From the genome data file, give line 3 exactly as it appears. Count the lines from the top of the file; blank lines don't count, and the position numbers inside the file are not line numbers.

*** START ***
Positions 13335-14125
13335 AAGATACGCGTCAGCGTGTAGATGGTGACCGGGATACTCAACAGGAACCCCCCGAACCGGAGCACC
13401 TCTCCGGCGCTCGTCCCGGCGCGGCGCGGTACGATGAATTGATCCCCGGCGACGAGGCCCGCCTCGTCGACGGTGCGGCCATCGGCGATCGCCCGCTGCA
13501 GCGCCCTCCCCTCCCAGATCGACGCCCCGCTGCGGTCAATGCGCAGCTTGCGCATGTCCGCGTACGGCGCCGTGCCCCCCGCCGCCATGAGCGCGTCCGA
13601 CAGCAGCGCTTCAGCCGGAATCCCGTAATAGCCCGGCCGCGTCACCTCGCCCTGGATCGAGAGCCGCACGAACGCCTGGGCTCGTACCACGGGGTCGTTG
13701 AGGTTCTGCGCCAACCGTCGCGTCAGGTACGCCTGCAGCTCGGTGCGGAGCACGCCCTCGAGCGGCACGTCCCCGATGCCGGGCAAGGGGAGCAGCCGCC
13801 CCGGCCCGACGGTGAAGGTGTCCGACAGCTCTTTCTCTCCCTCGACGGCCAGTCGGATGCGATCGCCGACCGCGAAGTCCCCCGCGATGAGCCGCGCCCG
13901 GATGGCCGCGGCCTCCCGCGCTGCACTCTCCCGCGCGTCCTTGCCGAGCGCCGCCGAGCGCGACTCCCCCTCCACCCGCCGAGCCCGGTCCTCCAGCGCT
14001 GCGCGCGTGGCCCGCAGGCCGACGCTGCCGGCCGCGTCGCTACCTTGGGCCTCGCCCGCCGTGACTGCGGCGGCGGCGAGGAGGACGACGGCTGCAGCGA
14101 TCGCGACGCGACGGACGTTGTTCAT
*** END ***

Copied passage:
13401 TCTCCGGCGCTCGTCCCGGCGCGGCGCGGTACGATGAATTGATCCCCGGCGACGAGGCCCGCCTCGTCGACGGTGCGGCCATCGGCGATCGCCCGCTGCA